Our cabernet tasting class has it all: controversy, international intrigue… and great wines
Cabernet Sauvignon. Meg Page. 2007
The words “Cabernet Sauvignon” may evoke wines from France or California in the minds of many, and with good reason — the variety’s prominence in wines from Bordeaux led to its more recent popularity with winemakers in Napa. But Italian Cabernet? Though perhaps not immediately associated with Italian wines, the grape has been grown in Italy since the 19th century, and many producers there now consider it a native variety.
Yet Cabernet has a controversial history in Italy, where for many years it was considered a suspicious “foreign influence” on wine production, at the expense of the cultivation of local varieties. Once an illegal blending partner for Nebbiolo in Barolo, Cabernet achieved notoriety in Italy more than a generation ago, when it became commonly blended with other varieties — often with Sangiovese — to create the phenomenon of “Super Tuscan” wines.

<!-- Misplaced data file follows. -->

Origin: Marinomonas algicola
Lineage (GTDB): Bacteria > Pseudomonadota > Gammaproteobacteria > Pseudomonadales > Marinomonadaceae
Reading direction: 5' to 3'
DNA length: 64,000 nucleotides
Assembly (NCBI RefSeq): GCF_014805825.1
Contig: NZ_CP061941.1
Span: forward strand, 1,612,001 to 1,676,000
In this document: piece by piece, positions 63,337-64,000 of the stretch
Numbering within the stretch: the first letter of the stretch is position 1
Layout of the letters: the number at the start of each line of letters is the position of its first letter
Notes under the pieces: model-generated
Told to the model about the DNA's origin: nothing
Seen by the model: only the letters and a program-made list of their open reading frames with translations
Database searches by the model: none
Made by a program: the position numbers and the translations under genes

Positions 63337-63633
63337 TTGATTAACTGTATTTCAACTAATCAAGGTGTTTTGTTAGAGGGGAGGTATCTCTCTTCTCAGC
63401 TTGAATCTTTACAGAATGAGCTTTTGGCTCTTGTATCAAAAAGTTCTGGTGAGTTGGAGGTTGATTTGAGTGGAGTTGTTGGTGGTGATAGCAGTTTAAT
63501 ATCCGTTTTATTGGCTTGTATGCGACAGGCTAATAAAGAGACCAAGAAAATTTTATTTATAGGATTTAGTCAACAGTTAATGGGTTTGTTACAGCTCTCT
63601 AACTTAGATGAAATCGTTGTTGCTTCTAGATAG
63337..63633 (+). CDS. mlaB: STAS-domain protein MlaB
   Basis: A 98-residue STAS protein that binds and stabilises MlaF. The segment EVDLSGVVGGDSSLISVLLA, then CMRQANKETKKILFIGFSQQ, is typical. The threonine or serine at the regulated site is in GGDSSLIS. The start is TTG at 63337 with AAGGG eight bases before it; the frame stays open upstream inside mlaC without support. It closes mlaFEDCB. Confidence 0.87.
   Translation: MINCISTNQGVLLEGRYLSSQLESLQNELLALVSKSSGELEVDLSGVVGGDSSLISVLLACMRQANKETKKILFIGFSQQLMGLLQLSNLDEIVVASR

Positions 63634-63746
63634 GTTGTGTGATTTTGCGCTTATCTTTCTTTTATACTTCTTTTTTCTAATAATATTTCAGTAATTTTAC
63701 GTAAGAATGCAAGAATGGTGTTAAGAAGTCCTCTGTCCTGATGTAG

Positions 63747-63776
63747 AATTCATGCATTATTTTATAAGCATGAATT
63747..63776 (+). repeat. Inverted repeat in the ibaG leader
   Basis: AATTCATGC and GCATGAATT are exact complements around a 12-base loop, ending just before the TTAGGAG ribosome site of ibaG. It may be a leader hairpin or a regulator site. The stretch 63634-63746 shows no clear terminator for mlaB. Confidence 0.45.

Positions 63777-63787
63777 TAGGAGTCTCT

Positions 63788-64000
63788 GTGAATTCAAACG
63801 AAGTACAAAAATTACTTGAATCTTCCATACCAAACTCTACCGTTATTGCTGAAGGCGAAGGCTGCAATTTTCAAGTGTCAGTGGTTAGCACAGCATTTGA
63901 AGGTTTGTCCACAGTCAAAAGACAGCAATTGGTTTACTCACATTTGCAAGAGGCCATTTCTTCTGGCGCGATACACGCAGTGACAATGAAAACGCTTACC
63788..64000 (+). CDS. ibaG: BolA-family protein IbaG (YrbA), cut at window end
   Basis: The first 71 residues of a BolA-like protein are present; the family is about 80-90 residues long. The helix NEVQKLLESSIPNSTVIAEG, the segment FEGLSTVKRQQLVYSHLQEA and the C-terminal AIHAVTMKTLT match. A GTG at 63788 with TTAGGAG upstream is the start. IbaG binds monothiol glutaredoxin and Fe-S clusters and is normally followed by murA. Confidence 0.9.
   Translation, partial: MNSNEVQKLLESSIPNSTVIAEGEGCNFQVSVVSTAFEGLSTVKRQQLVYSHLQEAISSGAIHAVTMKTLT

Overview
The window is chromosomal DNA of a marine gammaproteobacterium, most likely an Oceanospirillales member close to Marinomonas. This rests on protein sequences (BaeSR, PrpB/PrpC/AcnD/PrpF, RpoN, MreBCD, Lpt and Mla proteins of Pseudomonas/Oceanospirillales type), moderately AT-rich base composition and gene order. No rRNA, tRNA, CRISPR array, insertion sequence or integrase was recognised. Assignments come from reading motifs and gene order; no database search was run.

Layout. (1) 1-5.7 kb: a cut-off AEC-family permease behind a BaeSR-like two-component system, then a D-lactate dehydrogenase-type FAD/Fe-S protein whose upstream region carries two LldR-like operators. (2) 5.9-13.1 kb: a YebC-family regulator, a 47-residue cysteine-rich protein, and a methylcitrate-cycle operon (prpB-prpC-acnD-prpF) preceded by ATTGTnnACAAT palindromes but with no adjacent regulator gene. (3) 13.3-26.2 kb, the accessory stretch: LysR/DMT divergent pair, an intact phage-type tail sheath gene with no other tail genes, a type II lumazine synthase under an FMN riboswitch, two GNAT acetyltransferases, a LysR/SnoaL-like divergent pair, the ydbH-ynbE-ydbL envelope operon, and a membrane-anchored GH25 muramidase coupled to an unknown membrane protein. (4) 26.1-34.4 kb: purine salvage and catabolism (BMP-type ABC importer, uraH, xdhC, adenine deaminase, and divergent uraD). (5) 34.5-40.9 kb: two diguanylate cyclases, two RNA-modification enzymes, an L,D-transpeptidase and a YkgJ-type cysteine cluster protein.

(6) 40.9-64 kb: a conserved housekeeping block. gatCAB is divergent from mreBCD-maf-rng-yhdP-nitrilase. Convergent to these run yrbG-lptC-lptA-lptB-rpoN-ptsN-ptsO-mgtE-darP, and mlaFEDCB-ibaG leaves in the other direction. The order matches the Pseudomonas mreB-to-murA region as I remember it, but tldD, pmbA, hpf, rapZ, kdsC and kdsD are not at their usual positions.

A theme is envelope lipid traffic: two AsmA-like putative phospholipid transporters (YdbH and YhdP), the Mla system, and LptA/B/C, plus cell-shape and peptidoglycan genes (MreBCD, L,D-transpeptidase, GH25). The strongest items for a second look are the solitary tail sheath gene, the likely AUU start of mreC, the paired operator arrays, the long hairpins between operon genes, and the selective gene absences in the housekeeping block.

Today, after decades of experimentation, Italian producers have successfully incorporated Cabernet into their winemaking, often resulting in superior wines. Join us at Vino on November 12 for Italian Cabernet, as Robert Scibelli, DWS, leads a revealing tasting of ten Cabernet-based wines and delves further into the history of this internationally renowned variety.
Cabernet Sauvignon grows successfully in all Italian regions but, because of Italy’s varied climate, its nature can change dramatically from place to place. While we will taste the likes of Castello dei Rampolla’s Sammarco and Paola Di Mauro’s Colle Picchioni, wines that are emblematic of Cabernet Sauvignon’s rise to elite status in Italy, it might be bottles like La Stoppa’s Stoppa or Ronco dei Tassi’s Cjarandon that will take tasters by surprise. These wines, the products of traditions stretching back to the early 20th century, are excellent facsimiles of classic Bordeaux and fine reflections of their respective terroir.
with Robert Scibelli, DWS
121 East 27th Street
New York, NY 10016
For more information call 212-725-6516 or email firstname.lastname@example.org.